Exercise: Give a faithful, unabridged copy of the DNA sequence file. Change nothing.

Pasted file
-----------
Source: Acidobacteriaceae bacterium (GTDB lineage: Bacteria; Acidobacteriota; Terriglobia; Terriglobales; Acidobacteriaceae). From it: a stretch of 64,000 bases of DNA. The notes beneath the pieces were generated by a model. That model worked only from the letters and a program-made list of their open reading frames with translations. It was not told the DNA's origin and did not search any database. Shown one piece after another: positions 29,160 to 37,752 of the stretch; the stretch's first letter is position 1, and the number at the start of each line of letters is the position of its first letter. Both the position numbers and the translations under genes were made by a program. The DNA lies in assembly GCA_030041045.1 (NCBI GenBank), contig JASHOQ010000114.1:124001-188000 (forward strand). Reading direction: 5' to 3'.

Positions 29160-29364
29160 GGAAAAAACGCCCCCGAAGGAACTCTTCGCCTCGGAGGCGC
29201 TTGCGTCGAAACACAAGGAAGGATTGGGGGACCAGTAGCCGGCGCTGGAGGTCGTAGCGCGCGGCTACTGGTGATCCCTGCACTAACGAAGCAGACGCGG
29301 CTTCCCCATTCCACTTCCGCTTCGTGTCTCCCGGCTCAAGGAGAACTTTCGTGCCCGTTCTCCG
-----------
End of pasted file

Source: Acidobacteriaceae bacterium (GTDB lineage: Bacteria; Acidobacteriota; Terriglobia; Terriglobales; Acidobacteriaceae). From it: a stretch of 64,000 bases of DNA. The notes beneath the pieces were generated by a model. That model worked only from the letters and a program-made list of their open reading frames with translations. It was not told the DNA's origin and did not search any database. Shown one piece after another: positions 29,160 to 37,752 of the stretch; the stretch's first letter is position 1, and the number at the start of each line of letters is the position of its first letter. Both the position numbers and the translations under genes were made by a program. The DNA lies in assembly GCA_030041045.1 (NCBI GenBank), contig JASHOQ010000114.1:124001-188000 (forward strand). Reading direction: 5' to 3'.

Positions 29160-29364
29160 GGAAAAAACGCCCCCGAAGGAACTCTTCGCCTCGGAGGCGC
29201 TTGCGTCGAAACACAAGGAAGGATTGGGGGACCAGTAGCCGGCGCTGGAGGTCGTAGCGCGCGGCTACTGGTGATCCCTGCACTAACGAAGCAGACGCGG
29301 CTTCCCCATTCCACTTCCGCTTCGTGTCTCCCGGCTCAAGGAGAACTTTCGTGCCCGTTCTCCG